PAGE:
Understanding Organics

In 1989, I started Windy Meadow Nursery with the idea that the plants I produced would perform better in the landscape than my competitors, if I developed a superior growing medium. Armed with fifteen years of experience in horticulture, I experimented with combining various animal manures, organics, and chemical fertilizers in the greenhouse soil. That year I noticed some tip burn on the leaves of Asiatic Lilies that I started breeding as a hobby in 1986. The super phosphate I was using is commonly contaminated with the impurity fluoride and was causing the tip burn.

The next year, I switched to bone meal as the phosphorus source and started conducting exhaustive trials using every kind of organic fertilizer source I could find. I trailed everything from mink manure from the farm I worked at through high school, to rock dust that promised magical results with metaphysical explanations. The organic nutrient formula we use today was worked out over eight years. Each batch of soil used in the nursery was chemically analyzed and altered depending how the many crops we produce performed. Our actual production became the trials we used to arrive at the mix we use today for the 800 varieties of plants we grow every year.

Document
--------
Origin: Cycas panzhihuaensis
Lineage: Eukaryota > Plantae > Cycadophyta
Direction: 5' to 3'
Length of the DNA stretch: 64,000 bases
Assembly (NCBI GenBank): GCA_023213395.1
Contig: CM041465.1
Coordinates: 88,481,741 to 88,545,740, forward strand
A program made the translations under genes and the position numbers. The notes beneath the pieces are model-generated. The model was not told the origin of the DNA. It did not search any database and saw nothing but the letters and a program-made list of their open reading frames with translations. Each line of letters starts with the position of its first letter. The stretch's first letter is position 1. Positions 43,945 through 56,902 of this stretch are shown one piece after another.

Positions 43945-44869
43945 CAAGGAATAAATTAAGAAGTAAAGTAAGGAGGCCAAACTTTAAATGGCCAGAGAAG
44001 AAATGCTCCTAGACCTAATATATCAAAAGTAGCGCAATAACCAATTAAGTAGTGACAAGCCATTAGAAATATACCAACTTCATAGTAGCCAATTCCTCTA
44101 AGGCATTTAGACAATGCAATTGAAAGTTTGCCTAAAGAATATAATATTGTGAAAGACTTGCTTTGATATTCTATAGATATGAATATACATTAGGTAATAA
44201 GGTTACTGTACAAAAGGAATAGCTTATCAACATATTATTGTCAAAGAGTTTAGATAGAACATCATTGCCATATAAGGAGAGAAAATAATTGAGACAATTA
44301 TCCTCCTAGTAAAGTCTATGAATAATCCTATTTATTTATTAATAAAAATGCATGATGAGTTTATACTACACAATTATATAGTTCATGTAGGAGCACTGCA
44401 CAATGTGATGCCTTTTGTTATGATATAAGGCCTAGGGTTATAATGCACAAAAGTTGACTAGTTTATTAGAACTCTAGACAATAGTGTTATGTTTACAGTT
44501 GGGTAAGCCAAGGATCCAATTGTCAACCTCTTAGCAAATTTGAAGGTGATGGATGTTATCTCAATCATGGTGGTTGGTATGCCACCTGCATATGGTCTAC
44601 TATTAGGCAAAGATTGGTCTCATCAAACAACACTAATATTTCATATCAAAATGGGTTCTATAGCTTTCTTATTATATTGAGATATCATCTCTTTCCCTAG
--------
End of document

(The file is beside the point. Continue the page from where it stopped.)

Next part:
Intrepid Coco-Coir® Premium Potting Soil has been registered for use in organic Agriculture by the Washington State Department of Agriculture since 1999 and is the first Coconut based potting soil to be sold in the United States. In 1989, I also pioneered the use of introducing pure cultures of biological soil inoculants into greenhouse soils. In 1999 Intrepid Coco-Coir became the first Potting soil sold to retail gardeners in the United Stated with active cultures of biological fungicides and other known beneficial microbes. The soil is predictably and naturally disease suppressive and plays a major roll in our integrated pest management program. The addition of these biological agents greatly enhances the availability nitrogen and phosphorus in an organic mix. In fact, we have eliminated the use of phosphoric acid in the feed water for up to three years. We have greatly restricted phosphorous from leaching into the ground water and have saved a lot of money by not purchasing phosphoric acid.